I deal with ‘guilty daughter syndrome’ as I don’t go visit my parents that often and they only live 25 minutes away. We see them a lot at my kids’ sporting events (but no sports during the winter months right now) and for some reason I still feel guilty.
When something needs to change, God uses conviction to move us in the right direction. Conviction is a red flag that says, “Somethings amiss,” (such as: I need to be more intentional about seeing my parents) or “You missed the mark and you have a relational mess to clean up,” (such as: the tone I just spoke to my spouse was very short and impatient and I need to apologize.) Conviction keeps us on the straight and narrow. It’s God’s loving way of keeping guardrails in our life that allow us to love well and live life to the fullest.
However, when conviction happens, the enemy often comes in and pushes us right out of conviction into condemnation. Guilt can easily become condemnation. Let the conviction move you to having your parents over once a month for dinner (every 2nd Tuesday of the month or something like that), but resist the lies of the enemy that want to label you in a negative way.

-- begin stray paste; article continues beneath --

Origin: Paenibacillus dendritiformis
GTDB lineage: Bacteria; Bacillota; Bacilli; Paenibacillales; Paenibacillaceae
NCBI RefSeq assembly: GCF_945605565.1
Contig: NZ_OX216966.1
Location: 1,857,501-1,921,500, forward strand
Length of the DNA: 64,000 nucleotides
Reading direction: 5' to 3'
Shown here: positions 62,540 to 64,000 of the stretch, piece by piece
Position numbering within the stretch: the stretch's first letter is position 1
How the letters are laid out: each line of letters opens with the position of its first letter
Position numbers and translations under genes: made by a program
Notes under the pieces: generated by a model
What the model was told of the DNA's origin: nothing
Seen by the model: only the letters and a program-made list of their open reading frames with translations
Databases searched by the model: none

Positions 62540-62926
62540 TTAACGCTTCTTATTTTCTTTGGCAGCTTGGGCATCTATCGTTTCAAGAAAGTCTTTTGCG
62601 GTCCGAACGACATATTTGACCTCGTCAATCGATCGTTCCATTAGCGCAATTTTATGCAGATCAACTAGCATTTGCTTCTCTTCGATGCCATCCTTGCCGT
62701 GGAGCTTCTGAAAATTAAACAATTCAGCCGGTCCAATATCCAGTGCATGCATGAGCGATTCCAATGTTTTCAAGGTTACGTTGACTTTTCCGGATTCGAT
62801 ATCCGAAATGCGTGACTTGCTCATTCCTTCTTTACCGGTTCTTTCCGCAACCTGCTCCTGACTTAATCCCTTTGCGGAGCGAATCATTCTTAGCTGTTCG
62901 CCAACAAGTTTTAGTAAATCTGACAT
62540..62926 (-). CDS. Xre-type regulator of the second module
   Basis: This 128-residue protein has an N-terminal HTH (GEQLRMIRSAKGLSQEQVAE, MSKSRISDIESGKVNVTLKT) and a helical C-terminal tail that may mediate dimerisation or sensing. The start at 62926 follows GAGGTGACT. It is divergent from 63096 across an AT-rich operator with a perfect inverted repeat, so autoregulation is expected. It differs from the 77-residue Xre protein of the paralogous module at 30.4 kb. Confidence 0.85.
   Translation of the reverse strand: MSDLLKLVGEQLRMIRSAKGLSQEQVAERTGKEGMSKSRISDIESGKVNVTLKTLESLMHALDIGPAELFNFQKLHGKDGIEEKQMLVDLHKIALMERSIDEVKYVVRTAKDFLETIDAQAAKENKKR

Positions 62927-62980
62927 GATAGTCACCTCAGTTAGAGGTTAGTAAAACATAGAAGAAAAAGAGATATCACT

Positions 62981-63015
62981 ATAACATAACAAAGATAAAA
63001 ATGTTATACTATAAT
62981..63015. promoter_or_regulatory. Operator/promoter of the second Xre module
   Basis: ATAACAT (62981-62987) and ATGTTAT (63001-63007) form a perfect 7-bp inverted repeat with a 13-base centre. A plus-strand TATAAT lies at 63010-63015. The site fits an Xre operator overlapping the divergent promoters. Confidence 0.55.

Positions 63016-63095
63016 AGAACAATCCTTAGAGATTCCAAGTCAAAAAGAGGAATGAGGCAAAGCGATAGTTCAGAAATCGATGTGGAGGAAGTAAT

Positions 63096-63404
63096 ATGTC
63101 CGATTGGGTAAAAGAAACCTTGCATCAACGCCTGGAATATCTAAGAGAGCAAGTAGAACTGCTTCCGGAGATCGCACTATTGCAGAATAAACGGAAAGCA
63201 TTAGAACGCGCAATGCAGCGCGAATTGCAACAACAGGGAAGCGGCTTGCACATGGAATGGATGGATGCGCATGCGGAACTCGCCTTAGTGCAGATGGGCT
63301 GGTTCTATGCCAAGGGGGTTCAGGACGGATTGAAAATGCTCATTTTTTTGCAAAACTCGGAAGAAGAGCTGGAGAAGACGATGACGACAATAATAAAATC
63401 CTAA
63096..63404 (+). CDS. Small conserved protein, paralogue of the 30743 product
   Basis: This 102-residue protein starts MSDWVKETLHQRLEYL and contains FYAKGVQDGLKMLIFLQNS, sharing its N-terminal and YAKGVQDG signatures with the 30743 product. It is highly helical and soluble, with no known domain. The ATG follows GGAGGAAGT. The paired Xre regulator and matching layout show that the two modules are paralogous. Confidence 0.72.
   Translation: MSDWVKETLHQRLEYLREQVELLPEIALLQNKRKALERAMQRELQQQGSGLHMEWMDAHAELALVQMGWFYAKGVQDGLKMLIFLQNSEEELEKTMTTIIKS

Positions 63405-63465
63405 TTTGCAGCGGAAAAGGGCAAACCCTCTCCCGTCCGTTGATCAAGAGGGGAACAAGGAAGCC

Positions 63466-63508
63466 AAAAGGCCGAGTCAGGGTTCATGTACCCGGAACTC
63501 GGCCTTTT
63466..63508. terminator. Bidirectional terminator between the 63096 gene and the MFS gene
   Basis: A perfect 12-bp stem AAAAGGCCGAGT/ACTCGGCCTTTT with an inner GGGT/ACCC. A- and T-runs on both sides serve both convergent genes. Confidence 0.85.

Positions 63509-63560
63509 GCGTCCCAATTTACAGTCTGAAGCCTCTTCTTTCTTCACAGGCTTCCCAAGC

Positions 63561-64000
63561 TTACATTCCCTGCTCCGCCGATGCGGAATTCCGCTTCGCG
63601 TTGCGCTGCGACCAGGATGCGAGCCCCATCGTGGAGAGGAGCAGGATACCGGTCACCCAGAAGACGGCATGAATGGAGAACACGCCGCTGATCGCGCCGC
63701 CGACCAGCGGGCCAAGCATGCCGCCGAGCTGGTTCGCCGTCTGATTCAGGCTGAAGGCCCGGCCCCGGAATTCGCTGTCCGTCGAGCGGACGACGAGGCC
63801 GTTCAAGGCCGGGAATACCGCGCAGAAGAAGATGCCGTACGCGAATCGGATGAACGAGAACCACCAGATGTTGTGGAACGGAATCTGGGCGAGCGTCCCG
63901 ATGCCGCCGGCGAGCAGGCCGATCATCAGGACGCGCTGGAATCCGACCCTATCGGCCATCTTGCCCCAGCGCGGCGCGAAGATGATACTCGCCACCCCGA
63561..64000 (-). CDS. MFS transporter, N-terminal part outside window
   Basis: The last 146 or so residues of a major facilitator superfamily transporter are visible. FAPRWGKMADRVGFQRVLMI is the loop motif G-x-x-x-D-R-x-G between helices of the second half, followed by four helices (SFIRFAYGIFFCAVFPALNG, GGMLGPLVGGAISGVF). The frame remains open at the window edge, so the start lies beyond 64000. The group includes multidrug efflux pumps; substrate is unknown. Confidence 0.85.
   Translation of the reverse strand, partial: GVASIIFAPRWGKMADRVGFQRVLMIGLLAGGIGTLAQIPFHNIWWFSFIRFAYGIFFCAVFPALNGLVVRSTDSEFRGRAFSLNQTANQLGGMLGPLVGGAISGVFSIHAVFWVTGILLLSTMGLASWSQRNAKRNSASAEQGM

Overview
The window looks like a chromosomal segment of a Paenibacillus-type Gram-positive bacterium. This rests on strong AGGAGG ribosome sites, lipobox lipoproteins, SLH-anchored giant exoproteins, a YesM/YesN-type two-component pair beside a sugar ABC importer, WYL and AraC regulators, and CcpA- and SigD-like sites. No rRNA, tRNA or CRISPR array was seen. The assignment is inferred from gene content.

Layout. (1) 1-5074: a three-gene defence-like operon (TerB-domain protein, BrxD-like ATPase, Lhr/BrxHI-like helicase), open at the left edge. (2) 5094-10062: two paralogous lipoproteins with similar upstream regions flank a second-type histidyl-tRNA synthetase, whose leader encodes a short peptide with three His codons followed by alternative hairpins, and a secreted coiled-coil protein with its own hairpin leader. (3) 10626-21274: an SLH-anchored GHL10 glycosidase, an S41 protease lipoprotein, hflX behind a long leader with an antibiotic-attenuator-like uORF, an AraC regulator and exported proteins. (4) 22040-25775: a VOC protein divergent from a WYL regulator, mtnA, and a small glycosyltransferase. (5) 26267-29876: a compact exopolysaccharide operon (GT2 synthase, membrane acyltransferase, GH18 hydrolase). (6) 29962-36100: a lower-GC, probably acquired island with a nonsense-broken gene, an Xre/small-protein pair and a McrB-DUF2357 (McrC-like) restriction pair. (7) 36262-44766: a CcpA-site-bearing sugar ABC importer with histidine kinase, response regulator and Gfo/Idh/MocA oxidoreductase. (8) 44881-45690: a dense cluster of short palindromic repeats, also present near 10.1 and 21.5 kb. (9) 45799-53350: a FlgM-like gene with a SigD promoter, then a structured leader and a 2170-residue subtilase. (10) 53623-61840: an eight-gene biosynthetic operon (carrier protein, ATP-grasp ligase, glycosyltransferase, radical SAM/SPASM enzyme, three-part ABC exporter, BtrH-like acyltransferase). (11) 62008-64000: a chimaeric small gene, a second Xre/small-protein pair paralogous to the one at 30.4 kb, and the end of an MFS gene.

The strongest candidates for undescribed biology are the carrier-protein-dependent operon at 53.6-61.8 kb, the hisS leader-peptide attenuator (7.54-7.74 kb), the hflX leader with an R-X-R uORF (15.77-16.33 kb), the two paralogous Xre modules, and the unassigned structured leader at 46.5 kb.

The Bible tells us in John 10:10, “The thief comes only to steal and kill and destroy; I have come that they may have life, and have it to the full.” Don’t let condemnation whisper messages that will steal your joy and keep you stuck. But do let conviction motivate you to close this connection gap in your relationship with your parents.
What about you? Can you identify any place where conviction has slipped into condemnation?
I saw the little square notice in our local newspaper. It stated basic information about a college scholarship available for Christian students. I didn’t have anyone in college at the time. My older three were young adults, my younger two were freshman and sophomore in high school.
I cut out the notice and tucked it into a file marked “Scholarships.” Three years later during Austin’s senior year, I opened up the file, pulled out that little slip of paper and prompted him to apply.
Several months later he was notified that he had received a $500 scholarship from the private foundation. It wasn’t a lot but it covered his books. We thanked God for that provision! A year later he was notified by the group that it was time to re-apply for this year’s funds. He applied and this time he was denied. No scholarship his sophomore year.
I tucked the denial letter away and marked our calendar for the next year’s application date. As he was finished up his sophomore year I reminded him to reapply. He protested that he’d been denied last year, but I encouraged him to apply anyway. A few months later he received notification of another $500 scholarship. Again provision for his books!